As tax professionals, we are asked each year by our clients:
Will I get audited?
What if I get audited?
How can I avoid getting audited?
The IRS will audit hundreds of thousands of individual tax returns this year. That number represents a small percentage of returns filed and in fact, for 2014 will comprise only .80% of taxes filed. With continued IRS budget cuts, the rate of audits is dropping, but this is little consolation if your return is selected. Although the audit rate is about 1/120, people with income over $200,000 have a one (1) out of thirty (30) chance of being selected and those with income over one million dollars have a one (1) in nine (9) chance. Being informed and organized will help you be prepared if selected.
The purpose of an audit is to verify items reported on a tax return, so the easiest way to survive a tax audit is to plan for one in advance. The government usually has three years in which to begin an audit, and frequently an audit won't begin until a year or more after filing your return. So, don't trust your memory, instead, leave a good trail. If you have to refer to records later, be able to support all of the entries on the return.
To do this, save all records in one place and hold on to your calculations. The simple step of retaining good records can save an individual from hassle and headaches should an audit take place. We recommend keeping the following documentation on an ongoing basis or at least five years:
other proof for all items to be reported on your tax return
There are items that create a red flag for the IRS and can result in additional scrutiny, increasing the likelihood of an audit some of these include:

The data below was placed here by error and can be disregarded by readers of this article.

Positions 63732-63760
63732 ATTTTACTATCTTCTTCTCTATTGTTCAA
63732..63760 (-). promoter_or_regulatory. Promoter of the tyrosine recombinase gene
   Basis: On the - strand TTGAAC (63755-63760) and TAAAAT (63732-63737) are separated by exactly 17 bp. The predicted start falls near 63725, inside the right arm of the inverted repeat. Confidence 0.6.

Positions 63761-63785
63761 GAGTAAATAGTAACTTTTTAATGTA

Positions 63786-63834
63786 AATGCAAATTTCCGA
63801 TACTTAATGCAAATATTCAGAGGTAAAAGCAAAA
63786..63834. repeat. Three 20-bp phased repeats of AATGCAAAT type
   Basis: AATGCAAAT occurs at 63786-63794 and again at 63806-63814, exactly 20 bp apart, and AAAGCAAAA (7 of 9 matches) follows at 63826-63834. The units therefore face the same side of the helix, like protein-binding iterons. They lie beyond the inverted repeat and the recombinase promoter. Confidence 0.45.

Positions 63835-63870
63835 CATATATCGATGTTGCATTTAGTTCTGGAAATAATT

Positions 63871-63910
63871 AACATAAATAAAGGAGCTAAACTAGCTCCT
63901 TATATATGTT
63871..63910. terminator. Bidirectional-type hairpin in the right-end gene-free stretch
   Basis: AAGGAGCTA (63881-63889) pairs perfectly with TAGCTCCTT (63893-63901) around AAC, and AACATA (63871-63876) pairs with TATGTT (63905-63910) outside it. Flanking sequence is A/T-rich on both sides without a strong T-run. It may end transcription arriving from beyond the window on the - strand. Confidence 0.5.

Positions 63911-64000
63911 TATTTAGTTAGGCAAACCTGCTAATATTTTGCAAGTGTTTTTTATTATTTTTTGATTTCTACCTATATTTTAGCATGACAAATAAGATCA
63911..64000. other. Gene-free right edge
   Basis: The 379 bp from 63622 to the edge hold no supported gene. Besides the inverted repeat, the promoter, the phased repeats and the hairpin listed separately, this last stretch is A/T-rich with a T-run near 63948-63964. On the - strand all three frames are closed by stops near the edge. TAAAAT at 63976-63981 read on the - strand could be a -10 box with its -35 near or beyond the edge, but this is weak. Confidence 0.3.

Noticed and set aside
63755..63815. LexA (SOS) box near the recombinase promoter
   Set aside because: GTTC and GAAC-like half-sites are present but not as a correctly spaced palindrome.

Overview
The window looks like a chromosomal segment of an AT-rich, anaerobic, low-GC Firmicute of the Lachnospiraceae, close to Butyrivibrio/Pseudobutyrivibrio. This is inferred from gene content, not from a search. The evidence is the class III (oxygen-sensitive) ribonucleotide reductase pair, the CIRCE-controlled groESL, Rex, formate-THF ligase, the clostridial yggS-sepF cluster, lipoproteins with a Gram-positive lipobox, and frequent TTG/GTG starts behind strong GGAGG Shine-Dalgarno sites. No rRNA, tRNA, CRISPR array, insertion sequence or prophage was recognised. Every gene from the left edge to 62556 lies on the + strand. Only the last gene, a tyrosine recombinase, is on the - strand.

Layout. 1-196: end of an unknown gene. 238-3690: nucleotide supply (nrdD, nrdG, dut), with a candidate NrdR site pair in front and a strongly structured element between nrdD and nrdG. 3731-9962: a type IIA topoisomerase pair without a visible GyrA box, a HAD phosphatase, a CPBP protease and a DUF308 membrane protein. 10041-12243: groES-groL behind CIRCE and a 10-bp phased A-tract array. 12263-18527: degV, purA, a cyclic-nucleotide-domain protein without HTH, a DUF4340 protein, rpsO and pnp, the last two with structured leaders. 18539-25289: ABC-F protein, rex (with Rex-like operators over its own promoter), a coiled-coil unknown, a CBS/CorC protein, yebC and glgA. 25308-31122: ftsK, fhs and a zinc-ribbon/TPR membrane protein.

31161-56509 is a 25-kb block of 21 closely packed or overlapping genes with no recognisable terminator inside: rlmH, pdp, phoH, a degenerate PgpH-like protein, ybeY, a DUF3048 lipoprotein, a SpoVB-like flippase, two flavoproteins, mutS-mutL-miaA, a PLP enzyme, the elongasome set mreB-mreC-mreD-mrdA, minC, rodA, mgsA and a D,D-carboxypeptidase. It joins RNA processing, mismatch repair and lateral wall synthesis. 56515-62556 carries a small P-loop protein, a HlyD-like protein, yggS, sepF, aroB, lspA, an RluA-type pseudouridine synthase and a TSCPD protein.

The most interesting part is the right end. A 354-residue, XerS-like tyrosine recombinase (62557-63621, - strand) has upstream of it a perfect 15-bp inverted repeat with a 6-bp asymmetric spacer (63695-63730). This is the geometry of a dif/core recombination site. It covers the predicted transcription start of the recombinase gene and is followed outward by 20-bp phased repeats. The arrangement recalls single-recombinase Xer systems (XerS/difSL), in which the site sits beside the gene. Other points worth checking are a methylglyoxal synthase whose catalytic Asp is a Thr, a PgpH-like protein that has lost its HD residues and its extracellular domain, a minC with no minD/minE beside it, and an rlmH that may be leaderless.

Disproportionate deductions compared with those of similar income levels (i.e. charitable deductions, interest expense)
Schedule “C” taxpayers (self-employed)
Meals & Entertainment deductions
Claiming 100% business use of a vehicle
Claiming the home office deduction
Small business owners in cash intensive businesses
Revenue over $1,000,000
Reporting a hobby as a business of Schedule C
Items with additional requirements
Real estate losses
Failing to report a foreign bank account and/or other foreign assets
The scope and time involved in an audit depends on the complexity of the return being examined. We always recommend being represented by a CPA during an audit, even if you prepared your own return. It is worthwhile to engage a tax professional that knows what issues the IRS agent is likely to focus upon and can prepare accordingly. Additionally, a tax professional knows an IRS agent may take an aggressive position even though courts and other authority have expressed an opposing opinion on the issue.
If you are facing a tax audit or simply want to improve your recordkeeping, our office stands ready to assist you. Please call 615-244-3991 to set up an appointment to discuss this or any other aspect of your taxes.
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